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Othello schools make changes to secondary grading system

Staff Writer | December 16, 2020 1:00 AM

OTHELLO — A new grading policy recently was introduced for middle and high school students in the Othello School District.

The grading standards were implemented Friday for all classes at McFarland Middle School, Desert Oasis High School and Othello High School, after review at the Dec. 7 Othello School Board meeting.

Rather than a 100-point scale, the new scale will be 50 points. Students will be eligible for credit when they turn in late assignments. Students also will be allowed to retake tests and quizzes at least once.

Assistant Superintendent of Teaching and Learning Pete Perez said in a Dec. 9 interview district administrators have been talking about grading standards and practices for at least five years. But the COVID-19 outbreak prompted some further study and the changes, Perez said.

Many schools statewide closed to in-person instruction in March in response to the coronavirus outbreak, including MMS, DOHS and OHS. Perez said the online learning presented a dilemma in determining its effectiveness.

“Whether we could assess, are they learning?” Perez said.

The idea, Perez said, is to have grades be a guide to what kids know now, and what instruction they need to make progress.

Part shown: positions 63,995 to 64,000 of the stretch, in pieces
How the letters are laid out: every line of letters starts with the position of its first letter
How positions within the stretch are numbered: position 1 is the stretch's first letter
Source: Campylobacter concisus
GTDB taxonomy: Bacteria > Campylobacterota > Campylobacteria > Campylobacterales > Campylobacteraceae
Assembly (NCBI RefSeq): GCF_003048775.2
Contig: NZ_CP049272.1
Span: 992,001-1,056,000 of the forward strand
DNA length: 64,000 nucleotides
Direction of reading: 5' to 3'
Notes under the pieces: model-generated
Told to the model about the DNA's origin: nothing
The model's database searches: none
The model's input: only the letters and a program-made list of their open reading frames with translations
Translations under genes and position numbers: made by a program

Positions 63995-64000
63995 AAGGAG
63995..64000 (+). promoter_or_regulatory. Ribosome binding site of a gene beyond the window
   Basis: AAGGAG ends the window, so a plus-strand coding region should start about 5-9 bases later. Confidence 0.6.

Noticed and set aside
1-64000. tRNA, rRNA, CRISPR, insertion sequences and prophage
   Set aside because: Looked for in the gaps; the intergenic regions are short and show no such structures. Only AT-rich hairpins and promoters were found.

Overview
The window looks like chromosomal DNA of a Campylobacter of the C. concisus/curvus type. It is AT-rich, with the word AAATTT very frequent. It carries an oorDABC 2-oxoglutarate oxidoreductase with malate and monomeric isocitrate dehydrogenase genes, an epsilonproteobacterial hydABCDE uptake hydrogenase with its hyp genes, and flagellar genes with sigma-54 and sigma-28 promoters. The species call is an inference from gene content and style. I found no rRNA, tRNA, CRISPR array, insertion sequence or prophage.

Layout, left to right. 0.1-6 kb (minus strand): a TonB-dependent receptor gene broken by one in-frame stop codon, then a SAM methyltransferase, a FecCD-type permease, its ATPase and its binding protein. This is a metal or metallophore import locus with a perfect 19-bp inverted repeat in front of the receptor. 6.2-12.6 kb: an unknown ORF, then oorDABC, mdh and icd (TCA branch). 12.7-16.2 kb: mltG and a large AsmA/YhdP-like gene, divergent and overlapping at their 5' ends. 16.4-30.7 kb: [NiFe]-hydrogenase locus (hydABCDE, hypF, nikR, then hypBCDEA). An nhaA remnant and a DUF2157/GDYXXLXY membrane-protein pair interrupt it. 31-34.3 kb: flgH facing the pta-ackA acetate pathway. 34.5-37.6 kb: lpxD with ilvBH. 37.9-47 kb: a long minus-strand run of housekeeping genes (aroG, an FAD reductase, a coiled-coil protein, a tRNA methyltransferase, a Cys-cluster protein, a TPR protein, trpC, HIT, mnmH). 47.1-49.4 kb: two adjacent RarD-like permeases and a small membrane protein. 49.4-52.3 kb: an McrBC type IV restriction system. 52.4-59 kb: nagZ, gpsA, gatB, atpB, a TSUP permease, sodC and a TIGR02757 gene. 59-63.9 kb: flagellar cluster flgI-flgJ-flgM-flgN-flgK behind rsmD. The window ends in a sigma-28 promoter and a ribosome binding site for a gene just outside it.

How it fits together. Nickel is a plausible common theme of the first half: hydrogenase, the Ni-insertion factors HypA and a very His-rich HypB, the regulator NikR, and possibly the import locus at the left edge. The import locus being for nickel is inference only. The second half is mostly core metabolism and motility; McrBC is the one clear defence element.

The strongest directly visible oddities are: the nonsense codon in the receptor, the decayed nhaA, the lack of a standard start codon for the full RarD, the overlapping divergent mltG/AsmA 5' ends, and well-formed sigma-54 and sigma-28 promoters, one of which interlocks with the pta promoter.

In addition, said OHS Assistant Principal Jim Wood during the Dec. 7 presentation, the new grading system will give kids a better chance to catch up when they fall behind. When kids know they can catch up, there’s a chance they will get more involved in school, Wood said.

McFarland Assistant Principal Brenda Dunn, also speaking during the Dec. 7 presentation, said students who are working for As and Bs will see little, if any, change.

“This grading scale will not affect anyone striving for an A. In fact, it won’t change anything for anybody from Ds to As,” Dunn said. “The expectations are still there, and students have to perform to earn the grades that they get.”

Desert Oasis Principal Josh Tovar said Dec. 7 the traditional grading system has revealed some inconsistencies.

“We have many students in our system who have been passing our classes, but yet, when we look at the number who have been passing their classes compared to the number of students passing the state assessment, it does not correlate,” Tovar said. “We have more students passing their classes than passing the state assessment.”